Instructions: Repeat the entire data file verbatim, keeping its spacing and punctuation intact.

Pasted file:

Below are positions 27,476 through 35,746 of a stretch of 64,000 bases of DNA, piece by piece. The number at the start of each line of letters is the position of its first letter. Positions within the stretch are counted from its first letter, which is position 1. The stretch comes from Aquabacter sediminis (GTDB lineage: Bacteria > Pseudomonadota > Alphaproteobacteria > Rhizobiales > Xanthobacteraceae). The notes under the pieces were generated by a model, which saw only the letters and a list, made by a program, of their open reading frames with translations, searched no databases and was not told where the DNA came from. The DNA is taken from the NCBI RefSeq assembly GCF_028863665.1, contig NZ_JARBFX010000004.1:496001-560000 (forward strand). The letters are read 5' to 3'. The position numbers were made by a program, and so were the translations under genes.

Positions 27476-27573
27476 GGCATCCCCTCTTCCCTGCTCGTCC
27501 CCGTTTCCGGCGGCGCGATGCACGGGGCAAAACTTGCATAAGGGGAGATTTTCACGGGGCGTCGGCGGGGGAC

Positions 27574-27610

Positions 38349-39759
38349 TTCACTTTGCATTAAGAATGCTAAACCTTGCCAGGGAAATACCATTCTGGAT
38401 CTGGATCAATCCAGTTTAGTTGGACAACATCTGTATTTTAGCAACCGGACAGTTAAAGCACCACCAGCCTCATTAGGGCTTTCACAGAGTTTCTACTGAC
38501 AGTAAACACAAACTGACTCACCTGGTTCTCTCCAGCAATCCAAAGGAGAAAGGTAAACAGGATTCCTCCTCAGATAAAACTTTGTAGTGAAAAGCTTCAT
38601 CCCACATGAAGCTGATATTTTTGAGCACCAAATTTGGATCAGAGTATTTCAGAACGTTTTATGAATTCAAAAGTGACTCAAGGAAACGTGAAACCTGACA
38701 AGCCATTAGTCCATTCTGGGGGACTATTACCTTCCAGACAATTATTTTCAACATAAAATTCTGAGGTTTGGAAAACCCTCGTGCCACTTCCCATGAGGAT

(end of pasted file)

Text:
Below are positions 27,476 through 35,746 of a stretch of 64,000 bases of DNA, piece by piece. The number at the start of each line of letters is the position of its first letter. Positions within the stretch are counted from its first letter, which is position 1. The stretch comes from Aquabacter sediminis (GTDB lineage: Bacteria > Pseudomonadota > Alphaproteobacteria > Rhizobiales > Xanthobacteraceae). The notes under the pieces were generated by a model, which saw only the letters and a list, made by a program, of their open reading frames with translations, searched no databases and was not told where the DNA came from. The DNA is taken from the NCBI RefSeq assembly GCF_028863665.1, contig NZ_JARBFX010000004.1:496001-560000 (forward strand). The letters are read 5' to 3'. The position numbers were made by a program, and so were the translations under genes.

Positions 27476-27573
27476 GGCATCCCCTCTTCCCTGCTCGTCC
27501 CCGTTTCCGGCGGCGCGATGCACGGGGCAAAACTTGCATAAGGGGAGATTTTCACGGGGCGTCGGCGGGGGAC

Positions 27574-27610

Positions 38349-39759
38349 TTCACTTTGCATTAAGAATGCTAAACCTTGCCAGGGAAATACCATTCTGGAT
38401 CTGGATCAATCCAGTTTAGTTGGACAACATCTGTATTTTAGCAACCGGACAGTTAAAGCACCACCAGCCTCATTAGGGCTTTCACAGAGTTTCTACTGAC
38501 AGTAAACACAAACTGACTCACCTGGTTCTCTCCAGCAATCCAAAGGAGAAAGGTAAACAGGATTCCTCCTCAGATAAAACTTTGTAGTGAAAAGCTTCAT
38601 CCCACATGAAGCTGATATTTTTGAGCACCAAATTTGGATCAGAGTATTTCAGAACGTTTTATGAATTCAAAAGTGACTCAAGGAAACGTGAAACCTGACA
38701 AGCCATTAGTCCATTCTGGGGGACTATTACCTTCCAGACAATTATTTTCAACATAAAATTCTGAGGTTTGGAAAACCCTCGTGCCACTTCCCATGAGGAT